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Schedule

Web Production 101

September 05, 2006 7:30 pm - 10:00 pm

Reading

Cohen, Dan and Roy Rosenzweig. Digital History. Philadelphia:University of Pennsylvania Press, 2005.
read: "Introduction", "Getting Started", "Designing for the History Web"

Creative

Set up a blog
You'll need a blog for the semester, and rather than giving you each one it seems worthwhile to let you each figure out how to set up your own. You can use any system you want, though here are a few I'd particularly recommend: Wordpress, Typepad, Blogger. Once you've set up your blog, e-mail me the URL, and I'll add you to the course blogroll.

Community & Collaboration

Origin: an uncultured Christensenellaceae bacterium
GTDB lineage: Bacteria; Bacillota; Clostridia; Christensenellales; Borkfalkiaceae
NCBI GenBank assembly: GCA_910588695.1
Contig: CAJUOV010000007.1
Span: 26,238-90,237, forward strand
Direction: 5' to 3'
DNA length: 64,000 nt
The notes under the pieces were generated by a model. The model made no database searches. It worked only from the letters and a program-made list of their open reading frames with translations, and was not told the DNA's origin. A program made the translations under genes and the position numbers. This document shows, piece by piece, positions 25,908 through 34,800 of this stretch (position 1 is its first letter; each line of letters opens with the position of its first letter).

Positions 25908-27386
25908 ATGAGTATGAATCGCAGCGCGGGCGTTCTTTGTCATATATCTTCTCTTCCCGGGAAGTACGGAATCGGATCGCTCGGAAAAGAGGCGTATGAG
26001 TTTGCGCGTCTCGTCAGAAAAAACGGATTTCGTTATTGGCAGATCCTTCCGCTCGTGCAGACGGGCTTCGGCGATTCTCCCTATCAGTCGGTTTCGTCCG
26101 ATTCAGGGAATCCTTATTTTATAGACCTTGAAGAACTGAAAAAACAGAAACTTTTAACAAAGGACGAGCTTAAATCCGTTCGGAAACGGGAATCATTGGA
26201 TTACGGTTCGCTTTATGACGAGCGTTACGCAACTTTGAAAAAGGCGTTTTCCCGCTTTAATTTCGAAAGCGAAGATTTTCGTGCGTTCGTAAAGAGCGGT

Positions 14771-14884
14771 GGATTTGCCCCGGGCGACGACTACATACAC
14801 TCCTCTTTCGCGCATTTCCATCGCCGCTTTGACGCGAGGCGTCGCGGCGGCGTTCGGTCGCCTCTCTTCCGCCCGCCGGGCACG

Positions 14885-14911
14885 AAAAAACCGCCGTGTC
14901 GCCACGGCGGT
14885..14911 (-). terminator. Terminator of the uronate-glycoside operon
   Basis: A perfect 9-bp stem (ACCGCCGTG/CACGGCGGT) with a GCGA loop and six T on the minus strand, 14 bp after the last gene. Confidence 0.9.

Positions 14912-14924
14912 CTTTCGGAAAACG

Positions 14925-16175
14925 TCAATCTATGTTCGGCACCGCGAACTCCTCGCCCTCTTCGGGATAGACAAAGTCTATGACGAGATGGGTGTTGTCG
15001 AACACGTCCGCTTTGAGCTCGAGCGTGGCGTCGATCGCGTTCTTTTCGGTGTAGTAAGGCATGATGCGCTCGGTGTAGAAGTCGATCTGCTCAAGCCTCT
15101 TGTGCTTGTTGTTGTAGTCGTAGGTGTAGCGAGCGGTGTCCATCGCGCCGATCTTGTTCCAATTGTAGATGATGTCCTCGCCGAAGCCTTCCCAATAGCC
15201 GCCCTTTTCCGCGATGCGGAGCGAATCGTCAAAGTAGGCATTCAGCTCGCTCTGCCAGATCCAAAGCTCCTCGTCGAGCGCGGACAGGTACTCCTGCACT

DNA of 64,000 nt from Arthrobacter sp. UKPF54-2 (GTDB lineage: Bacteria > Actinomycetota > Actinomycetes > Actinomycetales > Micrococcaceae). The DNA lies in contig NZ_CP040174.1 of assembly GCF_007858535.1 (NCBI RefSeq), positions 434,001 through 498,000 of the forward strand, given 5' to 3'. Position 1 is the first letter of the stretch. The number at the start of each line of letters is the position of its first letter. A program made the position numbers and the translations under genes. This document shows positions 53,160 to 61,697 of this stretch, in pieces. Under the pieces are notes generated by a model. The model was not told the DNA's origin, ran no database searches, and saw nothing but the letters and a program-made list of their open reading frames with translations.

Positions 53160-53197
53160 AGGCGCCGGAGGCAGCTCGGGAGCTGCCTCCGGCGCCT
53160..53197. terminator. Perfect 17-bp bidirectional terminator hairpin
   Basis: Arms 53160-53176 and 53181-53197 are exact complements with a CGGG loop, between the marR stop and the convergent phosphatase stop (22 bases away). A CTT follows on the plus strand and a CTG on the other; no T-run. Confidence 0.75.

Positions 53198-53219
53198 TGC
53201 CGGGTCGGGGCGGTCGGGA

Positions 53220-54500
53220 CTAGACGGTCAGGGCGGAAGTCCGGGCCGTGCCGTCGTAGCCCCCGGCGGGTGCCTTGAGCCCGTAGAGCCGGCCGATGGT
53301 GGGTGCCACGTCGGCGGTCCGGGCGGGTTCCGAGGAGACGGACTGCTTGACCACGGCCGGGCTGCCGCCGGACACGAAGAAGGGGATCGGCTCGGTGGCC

September 12, 2006 7:20 pm - 9:00 pm

Overview

guest: Roy Rosenzweig

Reading

Cohen, Dan and Roy Rosenzweig. Digital History. Philadelphia:University of Pennsylvania Press, 2005.
read "Collecting History Online"
Rosenzweig, Roy. “Can History be Open Source? Wikipedia and the Future of the Past.” The Journal of American History 93, no. Number 1 (June 2006): 117-46.
Cohen, Dan. “Raw Archives and Hurricane Katrina.” (August 28, 2006).
Schiff, Stacy. “Know It All.” The New Yorker (July 31, 2006).
Howe, Jeff. “The Rise of Crowdsourcing.” Wired 14, no. 6 (June 2006).

Writing

Reverse-engineering a website...
Based on the "Web Production 101" discussion and readings, write a post about how a site of your choice (but not one you've had a hand in making) is built. Some things to think about (though by no means the only things to consider in your analysis):
  • Are the pages static or dynamic? If dynamic, what kind of scripting language(s) are being used?